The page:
INVERCLYDE'S MSP has claimed £37,000 in expenses in the last year - £1,600 more than last year.

Data published by the Scottish Parliament lists the bills racked up by all Holyrood politicians, including the SNP's Stuart McMillan.

During the 2017/18 financial year, the MSP claimed £37,060 worth of expenses.

That is an increase of £1,622 on the £35,500 bill for the previous 12 months.

The bulk of the expenses are for Mr McMillan's rented flat in Edinburgh.

A large chunk is for travel - rail fares, taxi hire and private vehicle mileage - for the MSP and his staff to get to and from parliament and other engagements.

Other costs relate to fees associated with the running of his Grey Place constituency office, including for heating and water.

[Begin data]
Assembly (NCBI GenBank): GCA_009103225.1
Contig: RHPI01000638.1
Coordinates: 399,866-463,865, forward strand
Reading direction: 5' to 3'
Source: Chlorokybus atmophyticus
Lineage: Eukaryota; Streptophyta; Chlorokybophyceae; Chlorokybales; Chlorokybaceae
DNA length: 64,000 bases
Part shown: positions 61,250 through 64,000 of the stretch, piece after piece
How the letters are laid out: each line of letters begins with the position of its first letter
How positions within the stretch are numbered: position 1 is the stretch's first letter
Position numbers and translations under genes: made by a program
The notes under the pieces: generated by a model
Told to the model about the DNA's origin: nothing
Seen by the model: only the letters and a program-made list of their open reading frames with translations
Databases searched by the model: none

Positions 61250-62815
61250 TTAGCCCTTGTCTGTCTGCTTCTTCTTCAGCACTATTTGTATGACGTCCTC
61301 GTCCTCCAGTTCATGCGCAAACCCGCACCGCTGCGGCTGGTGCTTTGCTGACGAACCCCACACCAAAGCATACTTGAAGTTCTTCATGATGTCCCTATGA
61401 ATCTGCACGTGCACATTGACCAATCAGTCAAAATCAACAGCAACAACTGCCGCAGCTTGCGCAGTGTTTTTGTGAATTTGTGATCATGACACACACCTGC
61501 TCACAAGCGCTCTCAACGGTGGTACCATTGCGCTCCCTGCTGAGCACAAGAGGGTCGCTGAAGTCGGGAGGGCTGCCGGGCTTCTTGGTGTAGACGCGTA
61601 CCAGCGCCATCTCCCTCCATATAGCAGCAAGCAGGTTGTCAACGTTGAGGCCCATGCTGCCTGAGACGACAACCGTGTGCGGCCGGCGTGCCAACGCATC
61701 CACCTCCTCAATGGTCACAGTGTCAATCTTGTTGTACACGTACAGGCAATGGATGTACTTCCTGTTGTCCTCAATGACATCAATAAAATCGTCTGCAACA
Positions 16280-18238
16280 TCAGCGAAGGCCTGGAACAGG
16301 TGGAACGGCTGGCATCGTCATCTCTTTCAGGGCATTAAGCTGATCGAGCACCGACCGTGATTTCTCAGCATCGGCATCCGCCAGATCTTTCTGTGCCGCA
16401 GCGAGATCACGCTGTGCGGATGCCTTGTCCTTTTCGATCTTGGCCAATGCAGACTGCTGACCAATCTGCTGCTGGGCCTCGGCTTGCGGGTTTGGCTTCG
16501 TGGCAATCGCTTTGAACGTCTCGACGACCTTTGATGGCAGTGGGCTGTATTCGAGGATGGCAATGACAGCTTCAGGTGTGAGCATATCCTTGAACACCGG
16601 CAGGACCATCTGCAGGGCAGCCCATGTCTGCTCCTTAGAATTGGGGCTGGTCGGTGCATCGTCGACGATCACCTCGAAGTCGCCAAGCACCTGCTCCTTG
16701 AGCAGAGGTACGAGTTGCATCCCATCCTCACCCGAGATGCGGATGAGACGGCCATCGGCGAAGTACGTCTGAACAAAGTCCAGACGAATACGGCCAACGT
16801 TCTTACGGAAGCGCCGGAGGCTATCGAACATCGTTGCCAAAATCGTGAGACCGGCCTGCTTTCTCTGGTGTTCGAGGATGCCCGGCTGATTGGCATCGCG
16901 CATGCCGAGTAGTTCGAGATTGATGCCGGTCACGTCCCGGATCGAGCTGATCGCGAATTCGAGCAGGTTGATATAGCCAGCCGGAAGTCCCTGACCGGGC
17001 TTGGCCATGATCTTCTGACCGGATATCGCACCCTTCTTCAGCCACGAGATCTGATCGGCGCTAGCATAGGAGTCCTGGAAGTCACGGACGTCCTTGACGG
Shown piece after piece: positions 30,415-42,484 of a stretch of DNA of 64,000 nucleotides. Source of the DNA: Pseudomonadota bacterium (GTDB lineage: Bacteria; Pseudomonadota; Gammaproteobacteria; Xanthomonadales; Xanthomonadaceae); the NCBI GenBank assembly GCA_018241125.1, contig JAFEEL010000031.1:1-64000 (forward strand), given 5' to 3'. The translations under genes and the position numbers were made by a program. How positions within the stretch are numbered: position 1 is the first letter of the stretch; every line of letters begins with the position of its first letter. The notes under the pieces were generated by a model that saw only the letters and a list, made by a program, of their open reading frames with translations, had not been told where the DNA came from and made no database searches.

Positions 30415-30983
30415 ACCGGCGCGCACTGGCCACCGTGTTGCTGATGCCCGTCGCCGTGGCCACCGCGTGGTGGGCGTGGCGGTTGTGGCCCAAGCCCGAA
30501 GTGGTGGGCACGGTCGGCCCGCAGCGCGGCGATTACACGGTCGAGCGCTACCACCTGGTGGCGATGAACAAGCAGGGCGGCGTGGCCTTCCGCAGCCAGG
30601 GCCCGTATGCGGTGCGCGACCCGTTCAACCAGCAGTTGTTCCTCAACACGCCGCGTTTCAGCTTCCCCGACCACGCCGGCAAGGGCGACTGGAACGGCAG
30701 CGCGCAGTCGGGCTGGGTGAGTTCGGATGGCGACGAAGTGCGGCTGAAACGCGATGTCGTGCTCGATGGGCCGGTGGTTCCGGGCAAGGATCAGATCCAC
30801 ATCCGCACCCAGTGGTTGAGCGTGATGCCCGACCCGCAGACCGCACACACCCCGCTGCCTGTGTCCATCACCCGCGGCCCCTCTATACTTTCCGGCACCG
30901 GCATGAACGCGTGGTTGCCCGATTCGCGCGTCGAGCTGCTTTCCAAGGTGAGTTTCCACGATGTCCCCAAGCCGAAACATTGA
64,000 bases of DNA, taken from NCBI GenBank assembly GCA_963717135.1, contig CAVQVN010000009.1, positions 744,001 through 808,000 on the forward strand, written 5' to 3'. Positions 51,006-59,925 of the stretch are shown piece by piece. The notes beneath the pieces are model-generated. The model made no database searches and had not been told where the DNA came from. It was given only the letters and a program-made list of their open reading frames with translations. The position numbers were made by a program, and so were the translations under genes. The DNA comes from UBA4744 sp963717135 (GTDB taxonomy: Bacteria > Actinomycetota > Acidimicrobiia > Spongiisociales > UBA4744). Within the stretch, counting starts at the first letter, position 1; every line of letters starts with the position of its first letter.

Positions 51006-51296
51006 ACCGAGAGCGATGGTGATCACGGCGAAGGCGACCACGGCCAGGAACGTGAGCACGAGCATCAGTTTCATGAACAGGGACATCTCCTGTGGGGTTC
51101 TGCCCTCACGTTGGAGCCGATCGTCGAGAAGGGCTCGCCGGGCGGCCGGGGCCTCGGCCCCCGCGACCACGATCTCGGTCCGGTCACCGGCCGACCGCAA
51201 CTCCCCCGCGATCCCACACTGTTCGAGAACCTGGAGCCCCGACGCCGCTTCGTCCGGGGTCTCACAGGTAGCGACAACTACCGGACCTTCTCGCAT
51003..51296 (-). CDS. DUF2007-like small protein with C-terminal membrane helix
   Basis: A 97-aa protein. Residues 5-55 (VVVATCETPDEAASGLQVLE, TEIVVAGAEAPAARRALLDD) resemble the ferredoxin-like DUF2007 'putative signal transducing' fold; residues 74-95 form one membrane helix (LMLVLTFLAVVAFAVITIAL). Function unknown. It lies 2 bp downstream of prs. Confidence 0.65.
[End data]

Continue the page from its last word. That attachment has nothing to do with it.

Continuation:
Among the other claims were almost £2,000 on mailing costs, £72 for Living Wage employer accreditation, £20 on key cutting and 69p on an anti-bacterial cleaning spray.

Mr McMillan blames the £1,600 rise on the increase in the cost of goods and services.

The SNP MSP said: "Like most areas of life at present, costs are rising.

"With gas and electricity prices rising, the rent for my Edinburgh accommodation increasing and council tax increasing, this accounts for part of the additional cost.

"Both my staff and myself have undertaken additional journeys back and forth to parliament and elsewhere to undertake my parliamentary duties.

"This includes me travelling back to Inverclyde midweek to attend more constituency events as well as my staff travelling to parliament to support me with meetings, events and receiving training.

"I'm pleased that the parliamentary allowances system is open and transparent, it is the taxpayers' money after all."

Nationally, MSPs claimed a record £16m in expenses last year - up by £327,611.

Greenock-born Tory MSP Jamie Greene, who represents the west of Scotland region, claimed £36,334 during the year - up by over £6,500 on the previous 12 months.

Fellow regional representative, Labour's Neil Bibby, had an expenses bill of £25,303 - a rise of £200 compared with 2016/17.